and interviewing techniques) willj
be held weekly: Career Awareness
Workshops - Tuesdays - 3-4; Job
Hunting Workshops - Tuesdays, 4-
5 & Thursdays, 3-4; Women's Job
Hunting Workshops - Wednesdays,
4-5; Phone 764-7460 for appt. or,
info; Minority Job Hunting Work-
shops - Fridays, 3-4; Phone 764-
7458 info or appt.

Voting for the resolution were
the Soviet Union, China, Byelo-
russia, Australia, Cameroon,
Kenya, Indonesia, Mauritania,
Peru and Iraq. Austria and
Costa Rica abstained.
The three powers explained
their vetoes by saying they con-
demned South African apar-

Ambassador Louis de Guiring-
aud of France also announced
he would vote against the ouster
resolution sponsored by Kenya,
Mauritania, Cameroon and Iraq.
DIPLOMATS reported t h e
failure of efforts by the United
States and West European
countries to find a compromise

The Marines moved in be-
fore dawn only hours after the
convicts, one of them a Pales-
tinian hijacker, had freed one
hostage, a man with a heart

Jaycees go spooky

theid, or
felt the
could be

racial separation, but formula that would be accept-
white-ruled country able to the whole council and
more effectively influ-1avert a split vote and veto.

(Continued from Page 1)

enced to drop the policy if it
were inside the United Nations
rather than outside.

Expectations were that fol-
lowing any veto the council
would renew its search for a
r li7tn chnt of exmulsion

"HISTORY holds no example resotu1iosneL L
of a pariah state that reform- that would demand changes in
ed itself in exile," U. S. Am- South African policies.
bassador John Scali told the Supporters of the resolution
council before the vote. He said said South Africa had been giv-
South Africa should be kept in en chance after chance to com-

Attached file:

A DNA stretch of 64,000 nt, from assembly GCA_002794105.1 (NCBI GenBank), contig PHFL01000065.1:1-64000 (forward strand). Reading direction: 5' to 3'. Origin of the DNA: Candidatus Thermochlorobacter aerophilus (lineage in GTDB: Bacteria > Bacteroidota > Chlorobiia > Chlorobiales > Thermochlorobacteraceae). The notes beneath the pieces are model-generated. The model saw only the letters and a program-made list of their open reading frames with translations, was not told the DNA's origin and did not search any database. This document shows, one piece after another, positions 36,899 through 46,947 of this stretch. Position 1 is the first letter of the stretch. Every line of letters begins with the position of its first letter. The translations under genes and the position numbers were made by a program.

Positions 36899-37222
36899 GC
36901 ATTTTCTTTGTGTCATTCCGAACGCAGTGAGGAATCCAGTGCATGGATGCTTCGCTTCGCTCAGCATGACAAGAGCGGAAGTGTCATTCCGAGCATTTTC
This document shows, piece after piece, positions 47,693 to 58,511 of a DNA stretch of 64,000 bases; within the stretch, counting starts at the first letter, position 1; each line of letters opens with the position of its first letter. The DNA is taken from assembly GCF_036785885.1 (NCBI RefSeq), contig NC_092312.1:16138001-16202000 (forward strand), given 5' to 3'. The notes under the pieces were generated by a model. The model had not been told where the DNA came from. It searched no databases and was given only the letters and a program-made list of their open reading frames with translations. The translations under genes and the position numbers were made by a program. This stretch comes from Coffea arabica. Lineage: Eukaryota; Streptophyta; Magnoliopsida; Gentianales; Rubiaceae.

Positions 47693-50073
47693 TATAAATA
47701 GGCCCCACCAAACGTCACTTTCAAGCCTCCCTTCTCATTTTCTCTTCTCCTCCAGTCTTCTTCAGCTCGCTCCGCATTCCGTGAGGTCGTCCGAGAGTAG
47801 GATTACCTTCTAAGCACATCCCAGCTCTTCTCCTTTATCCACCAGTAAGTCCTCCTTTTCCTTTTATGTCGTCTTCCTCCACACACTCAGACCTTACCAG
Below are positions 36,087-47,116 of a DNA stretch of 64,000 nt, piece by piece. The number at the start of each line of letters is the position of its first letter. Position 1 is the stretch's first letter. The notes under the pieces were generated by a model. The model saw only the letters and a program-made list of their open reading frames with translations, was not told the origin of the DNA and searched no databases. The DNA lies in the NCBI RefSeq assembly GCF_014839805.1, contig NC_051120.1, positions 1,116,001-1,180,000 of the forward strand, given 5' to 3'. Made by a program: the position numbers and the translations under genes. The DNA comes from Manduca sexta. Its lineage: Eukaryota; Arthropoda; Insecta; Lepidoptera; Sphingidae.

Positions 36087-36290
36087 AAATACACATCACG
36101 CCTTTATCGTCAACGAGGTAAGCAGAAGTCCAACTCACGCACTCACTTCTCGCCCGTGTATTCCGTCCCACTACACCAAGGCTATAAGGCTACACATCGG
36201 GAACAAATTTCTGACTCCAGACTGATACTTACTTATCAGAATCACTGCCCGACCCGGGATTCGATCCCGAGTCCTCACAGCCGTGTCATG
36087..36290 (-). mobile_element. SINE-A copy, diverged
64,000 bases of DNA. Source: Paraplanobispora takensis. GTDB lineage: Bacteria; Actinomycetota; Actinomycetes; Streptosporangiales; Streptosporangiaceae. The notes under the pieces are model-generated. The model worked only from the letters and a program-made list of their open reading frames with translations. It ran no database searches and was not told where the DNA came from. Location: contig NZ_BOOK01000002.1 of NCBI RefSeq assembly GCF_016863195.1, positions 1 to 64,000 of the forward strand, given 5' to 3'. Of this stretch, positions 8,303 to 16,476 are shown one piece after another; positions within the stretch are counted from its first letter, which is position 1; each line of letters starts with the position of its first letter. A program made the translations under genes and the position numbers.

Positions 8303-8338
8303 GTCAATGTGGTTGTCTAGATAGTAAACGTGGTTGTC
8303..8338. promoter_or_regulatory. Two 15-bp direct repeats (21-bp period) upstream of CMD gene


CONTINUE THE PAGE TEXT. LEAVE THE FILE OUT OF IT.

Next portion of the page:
the United Nations so it can ply with numerous U.N. resolu-
be "exposed over and over tions and, contrary to the prin-
agan to expressions of abhor- ciples of the U.N. charter and
rence over sartheid." Universal Declaration of Human
Scali called expulsion an "all Rights, had not acted.

this is

EL

ECT
on

RAE WEAVER

EFFECTIVE GOVERNMENT

It takes more than rhetoric and political rallies on the diag
to make an effective State Representative. I will work for
effective change with other legislators, not against them.

or nothing approach that would
be a major strategic mistake
. . at a time when we are
SHORT or LONG
HAIRSTYLES TO PLEASE'
DASCOLA
BARBERS
ARBORLAND--971 -9975
MAPLE VILLAGE-761 -2733
E. LIBERTY-666-9329
E. UNIVERSITY-662-0354

THE Security Council was
asked by the General Assembly
to take up South Africa's fu-
ture relations with the United
Nations. The assembly reject-
ed the credentials of the South
African delegation in Septem-
ber.I
The U. N. charter providesI
that outright expulsion of a
country can come only on re-
commendation of the Security
Council.

condition. Sprawled on the operating,
table is a decaying corpse which
A TOTAL of 22 people were the visitors learn is afflicted
seized during a Roman Catho- with phlebities. The sadistic
lic mass on Saturday night. surgeon grasps the patient's
The man freed yesterday was swollen leg and, to the horror1